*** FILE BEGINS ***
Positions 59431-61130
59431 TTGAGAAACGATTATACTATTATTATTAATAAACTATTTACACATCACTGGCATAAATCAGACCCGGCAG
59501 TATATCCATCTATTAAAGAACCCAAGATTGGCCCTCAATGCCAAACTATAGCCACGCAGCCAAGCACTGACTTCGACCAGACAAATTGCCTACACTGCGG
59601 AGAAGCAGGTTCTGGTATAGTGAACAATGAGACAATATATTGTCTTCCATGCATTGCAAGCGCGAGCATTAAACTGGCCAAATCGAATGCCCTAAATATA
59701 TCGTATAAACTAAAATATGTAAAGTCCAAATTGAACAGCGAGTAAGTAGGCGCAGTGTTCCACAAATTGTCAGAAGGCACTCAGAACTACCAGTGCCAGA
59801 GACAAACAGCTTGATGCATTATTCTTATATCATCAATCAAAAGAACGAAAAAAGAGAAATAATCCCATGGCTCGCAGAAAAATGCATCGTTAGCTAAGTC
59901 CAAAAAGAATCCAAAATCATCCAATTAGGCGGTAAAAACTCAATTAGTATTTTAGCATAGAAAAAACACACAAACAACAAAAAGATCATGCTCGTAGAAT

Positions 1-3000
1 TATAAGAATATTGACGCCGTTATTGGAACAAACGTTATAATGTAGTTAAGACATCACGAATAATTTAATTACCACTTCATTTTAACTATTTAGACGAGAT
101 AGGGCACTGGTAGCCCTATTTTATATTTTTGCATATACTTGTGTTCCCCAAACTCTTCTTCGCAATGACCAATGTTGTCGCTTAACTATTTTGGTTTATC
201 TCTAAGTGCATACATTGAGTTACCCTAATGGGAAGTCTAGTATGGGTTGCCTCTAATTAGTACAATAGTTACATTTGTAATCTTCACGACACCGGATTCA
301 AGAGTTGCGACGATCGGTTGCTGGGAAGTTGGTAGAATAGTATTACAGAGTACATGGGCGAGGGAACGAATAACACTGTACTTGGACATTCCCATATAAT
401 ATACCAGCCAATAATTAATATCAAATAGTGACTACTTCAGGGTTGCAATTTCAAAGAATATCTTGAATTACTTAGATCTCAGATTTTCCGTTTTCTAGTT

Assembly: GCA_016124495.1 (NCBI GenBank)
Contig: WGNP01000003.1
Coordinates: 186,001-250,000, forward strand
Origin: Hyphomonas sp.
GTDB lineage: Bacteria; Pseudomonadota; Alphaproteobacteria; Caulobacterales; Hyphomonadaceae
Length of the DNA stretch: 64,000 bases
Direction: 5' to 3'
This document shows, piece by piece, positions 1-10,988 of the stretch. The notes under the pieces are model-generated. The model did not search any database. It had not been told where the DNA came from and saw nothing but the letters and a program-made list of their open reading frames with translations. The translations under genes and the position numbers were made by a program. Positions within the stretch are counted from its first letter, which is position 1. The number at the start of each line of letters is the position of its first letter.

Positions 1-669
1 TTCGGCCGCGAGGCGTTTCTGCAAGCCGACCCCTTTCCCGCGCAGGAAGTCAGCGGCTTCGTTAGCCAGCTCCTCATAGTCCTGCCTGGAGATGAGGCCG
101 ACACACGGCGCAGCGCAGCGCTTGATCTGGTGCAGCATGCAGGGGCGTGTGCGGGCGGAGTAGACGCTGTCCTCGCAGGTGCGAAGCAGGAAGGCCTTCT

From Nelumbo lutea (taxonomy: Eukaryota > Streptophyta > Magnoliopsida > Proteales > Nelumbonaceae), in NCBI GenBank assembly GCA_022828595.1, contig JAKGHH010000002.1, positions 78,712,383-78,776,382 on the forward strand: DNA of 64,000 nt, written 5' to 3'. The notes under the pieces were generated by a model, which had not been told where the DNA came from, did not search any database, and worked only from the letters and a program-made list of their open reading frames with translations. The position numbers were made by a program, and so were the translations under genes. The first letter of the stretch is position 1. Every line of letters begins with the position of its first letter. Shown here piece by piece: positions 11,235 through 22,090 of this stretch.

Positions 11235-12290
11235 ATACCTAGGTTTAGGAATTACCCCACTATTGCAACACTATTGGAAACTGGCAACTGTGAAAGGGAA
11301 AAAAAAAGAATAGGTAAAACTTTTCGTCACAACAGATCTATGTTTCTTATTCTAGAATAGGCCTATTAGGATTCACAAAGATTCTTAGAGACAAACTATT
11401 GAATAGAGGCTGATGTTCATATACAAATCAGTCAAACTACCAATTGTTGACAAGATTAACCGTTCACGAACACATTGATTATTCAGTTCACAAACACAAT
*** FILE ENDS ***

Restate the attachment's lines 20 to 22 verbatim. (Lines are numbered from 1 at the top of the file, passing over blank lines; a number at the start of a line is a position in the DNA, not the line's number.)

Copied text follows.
Direction: 5' to 3'
This document shows, piece by piece, positions 1-10,988 of the stretch. The notes under the pieces are model-generated. The model did not search any database. It had not been told where the DNA came from and saw nothing but the letters and a program-made list of their open reading frames with translations. The translations under genes and the position numbers were made by a program. Positions within the stretch are counted from its first letter, which is position 1. The number at the start of each line of letters is the position of its first letter.

Positions 1-669